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Getting to YES Negotiating an agreement without giving in Second edition by Fisher, Ury and Patton RANDOM HOUSE BUSINESS BOOKS

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Getting to YES Negotiating an agreement without giving in Second edition by Fisher, Ury and Patton RANDOM HOUSE BUSINESS BOOKS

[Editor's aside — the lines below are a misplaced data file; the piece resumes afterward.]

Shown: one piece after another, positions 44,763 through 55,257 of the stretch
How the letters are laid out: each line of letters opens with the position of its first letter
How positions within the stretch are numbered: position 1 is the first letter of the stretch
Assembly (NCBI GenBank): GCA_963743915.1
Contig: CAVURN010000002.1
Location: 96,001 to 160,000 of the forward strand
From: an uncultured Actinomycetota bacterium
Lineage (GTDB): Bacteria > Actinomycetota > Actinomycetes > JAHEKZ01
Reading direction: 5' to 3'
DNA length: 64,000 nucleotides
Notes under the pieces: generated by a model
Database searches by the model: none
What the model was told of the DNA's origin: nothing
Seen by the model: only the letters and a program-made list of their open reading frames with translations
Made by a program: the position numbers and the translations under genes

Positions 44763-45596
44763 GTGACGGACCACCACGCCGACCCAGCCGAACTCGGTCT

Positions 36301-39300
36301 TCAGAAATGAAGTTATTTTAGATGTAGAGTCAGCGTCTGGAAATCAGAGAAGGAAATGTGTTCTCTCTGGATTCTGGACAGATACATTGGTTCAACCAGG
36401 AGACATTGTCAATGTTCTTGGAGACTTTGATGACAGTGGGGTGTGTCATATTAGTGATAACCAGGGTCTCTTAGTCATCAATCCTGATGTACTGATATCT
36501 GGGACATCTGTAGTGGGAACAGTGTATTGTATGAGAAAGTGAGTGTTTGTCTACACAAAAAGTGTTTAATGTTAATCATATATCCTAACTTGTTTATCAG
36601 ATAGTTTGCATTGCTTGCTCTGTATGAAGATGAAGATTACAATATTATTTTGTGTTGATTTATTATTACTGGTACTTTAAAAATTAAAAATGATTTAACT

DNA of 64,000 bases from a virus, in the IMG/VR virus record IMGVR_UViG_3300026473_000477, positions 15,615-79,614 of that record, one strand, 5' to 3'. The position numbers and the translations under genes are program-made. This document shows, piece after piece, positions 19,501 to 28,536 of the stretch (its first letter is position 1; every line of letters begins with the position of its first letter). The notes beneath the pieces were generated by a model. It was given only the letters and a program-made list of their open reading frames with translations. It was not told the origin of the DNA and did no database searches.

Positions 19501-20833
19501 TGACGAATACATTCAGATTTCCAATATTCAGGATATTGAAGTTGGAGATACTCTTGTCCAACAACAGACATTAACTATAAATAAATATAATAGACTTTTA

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   1   Getting to YES Negotiating an agreement without giving in Roger Fisher and William Ury With Bruce Patton, Editor Second edition by Fisher, Ury and Patton   RANDOM HOUSE BUSINESS BOOKS     2 GETTING TO YES The authors of this book have been working together since 1977. Roger Fisher teaches negotiation at Harvard Law School, where he is Williston Professor of Law and Director of the Harvard Negotiation Project. Raised in Illinois, he served in World War II with the U.S. Army Air Force, in Paris with the Marshall Plan, and in Washington, D.C., with the Department of Justice. He has also practiced law in Washington and served as a consultant to the Department of Defense. He was the srcinator and executive editor of the award-winning series The Advocates. He consults widely with governments, corporations, and individuals through Conflict Management, Inc., and the Conflict Management Group. William Ury, consultant, writer, and lecturer on negotiation and mediation, is Director of the Negotiation Network at Harvard University and Associate Director of the Harvard  Negotiation Project. He has served as a consultant and third party in disputes ranging from the Palestinian-Israeli conflict to U.S.-Soviet arms control to intracorporate conflicts to labor-management conflict at a Kentucky coal mine. Currently, he is working on ethnic conflict in the Soviet Union and on teacher-contract negotiations in a large urban setting. Educated in Switzerland, he has degrees from Yale in Linguistics and Harvard in anthropology. Bruce Patton, Deputy Director of the Harvard Negotiation Project, is the Thaddeus R. Beal Lecturer on Law at Harvard Law School, where he teaches negotiation. A lawyer, he teaches negotiation to diplomats and corporate executives around the world and works as a negotiation consultant and mediator in international, corporate, labor-management, and family settings. Associated with the Conflict Management organizations, which he co founded in 1984, he has  both graduate and undergraduate degrees from Harvard. Books by Roger Fisher   International Conflict and Behavioral Science: The Craigville Papers (editor and co-author, 1964) International Conflict for Beginners (1969) Dear Israelis, Dear Arabs: A Working Approach to Peace (1972) International Crises and the Role of Law: Points of Choice (1978) International Mediation: A Working Guide; Ideas for the Practitioner (with William Ury, 1978) Improving Compliance with International Law (1981) Getting Together: Building Relationships As We Negotiate (1988) Books by William Ury   Beyond the Hotline: How Crisis Control Can Prevent Nuclear War (1985) Windows of Opportunity: From Cold War to Peaceful Competition in U.S.-Soviet Relations (edited with Graham T. Allison and Bruce J. Allyn, 1989) Getting Disputes Resolved: Designing Systems to Cut the Costs of Conflict (with Jeanne M. Brett and Stephen B. Goldberg, 1988) Getting Past No: Negotiating with Difficult People (1991)   3 Contents    Acknowledgments..................................................................................................................................................4    Preface to   the Second Edition...............................................................................................................................5    Introduction...........................................................................................................................................................6    I THE PROBLEM.......................................................................................................................................................7 1.D ON ' T B ARGAIN O VER P OSITIONS ..........................................................................................................................7   II THE METHOD.....................................................................................................................................................13  2. S EPARATE THE PEOPLE FROM THE P ROBLEM ........................................................................................................13   3. F OCUS ON INTERESTS , N OT P OSITIONS .................................................................................................................23   4. I  NVENT OPTIONS FOR M UTUAL G AIN ...................................................................................................................31   5. I  NSIST ON U SING O BJECTIVE CRITERIA ................................................................................................................42   III YES, BUT.............................................................................................................................................................49   6. W HAT I F T HEY A RE M ORE P OWERFUL ?..............................................................................................................50   7. W HAT I F T HEY W ON ' T P LAY ?..............................................................................................................................54   8. W HAT IF T HEY U SE D IRTY T RICKS ?....................................................................................................................64 IV IN CONCLUSION...............................................................................................................................................71 V TEN QUESTIONS PEOPLE ASK.......................................................................................................................72   A BOUT G  ETTING  TO YES.........................................................................................................................................72     4   Acknowledgments This book began as a question: What is the best way for people to deal with their differences? For example, what is the best advice one could give a husband and wife getting divorced who want to know how to reach a fair and mutually satisfactory agreement without ending up in a bitter fight? Perhaps more difficult, what advice would you give one of them who wanted to do the same thing? Every day, families, neighbors, couples, employees, bosses,  businesses, consumers, salesmen, lawyers, and nations face this same dilemma of how to get to yes without going to war. Drawing on our respective backgrounds in international law and anthropology and an extensive collaboration over the years with practitioners, colleagues, and students, we have evolved a practical method for negotiating agreement amicably without giving in. We have tried out ideas on lawyers, businessmen, government officials, judges, prison wardens, diplomats, insurance representatives, military officers, coal miners, and oil executives. We gratefully acknowledge those who responded with criticism and with suggestions distilled from their experience. We benefited immensely. In truth, so many people have contributed so extensively to our learning over the years that it is no longer possible to say precisely to whom we are indebted for which ideas in what form. Those who contributed the most understand that footnotes were omitted not because we think every idea srcinal, but rather to keep the text readable when we owe so much to so many. We could not fail to mention, however, our debt to Howard Raiffa. His kind but forthright criticism has repeatedly improved the approach, and his notions on seeking joint gains by exploiting differences and using imaginative procedures for settling difficult issues have inspired sections on these subjects. Louis Sohn, deviser and negotiator extraordinaire, was always encouraging, always creative, always looking forward. Among our many debts to him, we owe our introduction to the idea of using a single negotiating text, which we call the One-Text Procedure. And we would like to thank Michael Doyle and David Straus for their creative ideas on running brainstorming sessions. Good anecdotes and examples are hard to find. We are greatly indebted to Jim Sebenius for his accounts of the Law of the Sea Conference (as well as for his thoughtful criticism of the method), to Tom Griffith for an account of his negotiation with an insurance adjuster, and to Mary Parker Follett for the story of two men quarreling in a library. We want especially to thank all those who read this book in various drafts and gave us the  benefit of their criticism, including our students in the January Negotiation Workshops of 1980 and 1981 at Harvard Law School, and Frank Sander, John Cooper, and William Lincoln who taught those workshops with us. In particular, we want to thank those members of Harvard's  Negotiation Seminar whom we have not already mentioned; they listened to us patiently these last two years and offered many helpful suggestions: John Dunlop, James Healy, David Kuechle, Thomas Schelling, and Lawrence Susskind. To all of our friends and associates we owe more than we can say, but the final responsibility for the content of this book lies with the authors; if the result is not yet perfect, it is not for lack of our colleagues efforts. Without family and friends, writing would be intolerable. For constructive criticism and moral support we thank Caroline Fisher, David Lax, Frances Turnbull, and Janice Ury. Without Francis Fisher this book would never have been written. He had the felicity of introducing the two of us some four years ago. Finer secretarial help we could not have had. Thanks to Deborah Reimel for her unfailing competence, moral support, and firm but gracious reminders, and to Denise Trybula, who never wavered in her diligence and cheerfulness. And special thanks to the people at Word Processing, led by Cynthia Smith, who met the test of an endless series of drafts and near impossible deadlines. Then there are our editors. By reorganizing and cutting this book in half, Marty Linsky made it far more readable. To spare our readers, he had the good sense not to spare our feelings.   5 Thanks also to Peter Kinder, June Kinoshita, and Bob Ross. June struggled to make the language less sexist. Where we have not succeeded, we apologize to those who may be offended. We also want to thank Andrea Williams, our adviser: Julian Bach, our agent; and Dick McAdoo and his associates at Houghton Mifflin, who made the production of this book both possible and  pleasurable. Finally, we want to thank Bruce Patton, our friend and colleague, editor and mediator. No one has contributed more to this book. From the very beginning he helped brainstorm and organize the syllogism of the book. He has reorganized almost every chapter and edited every word. If books were movies, this would be known as a Patton Production. Roger Fisher William Ury Preface to the Second Edition   In the last ten years negotiation as a field for academic and professional concern has grown dramatically. New theoretical works have been published, case studies have been produced, and empirical research undertaken. Ten years ago almost no professional school offered courses on negotiation; now they are all but universal. Universities are beginning to appoint faculty who specialize in negotiation. Consulting firms now do the same in the corporate world. Against this changing intellectual landscape, the ideas in Getting to Yes have stood up well. They have gained considerable attention and acceptance from a broad audience, and are frequently cited as starting points for other work. Happily, they remain persuasive to the authors as well. Most questions and comments have focused on places where the book has proven ambiguous, or where readers have wanted more specific advice. We have tried to address the most important of these topics in this revision. Rather than tampering with the text (and asking readers who know it to search for changes), we have chosen to add new material in a separate section at the end of this second edition. The main text remains in full and unchanged from the srcinal, except for updating the figures in examples to keep pace with inflation and rephrasing in a few places to clarify meaning and eliminate sexist language. We hope that our answers to "Ten Questions People Ask About Getting to YES"  prove helpful and meet some of the interests readers have expressed. We address questions about (1) the meaning and limits of "principled" negotiation (it represents practical, not moral advice); (2) dealing with someone who seems to be irrational or who has a different value system, outlook, or negotiating style; (3) practical questions, such as where to meet, who should make the first offer, and how to move from inventing options to making commitments; and (4) the role of power in negotiation. More extensive treatment of some topics will have to await other books. Readers interested in more detail about handling "people issues" in negotiation in ways that tend to establish an effective working relationship might enjoy Getting Together: Building Relationships as We  Negotiate  by Roger Fisher and Scott Brown, also available from Business Books. If dealing with difficult people and situations is more your concern, look for Getting Past No: Negotiating with  Difficult People  by William Ury, published by Business Books. No doubt other books will follow. There is certainly much more to say about power, multilateral negotiations, cross-cultural transactions, personal styles, and many other topics. Once again we thank Marty Linsky, this time for taking a careful eye and a sharp pencil to our new material. Our special thanks to Doug Stone for his discerning critique, editing, and occasional rewriting of successive drafts of that material. He has an uncanny knack for catching us in an unclear thought or paragraph. For more than a dozen years, Bruce Patton has worked with us in formulating and explaining all of the ideas in this book. This past year he has pulled the laboring oar in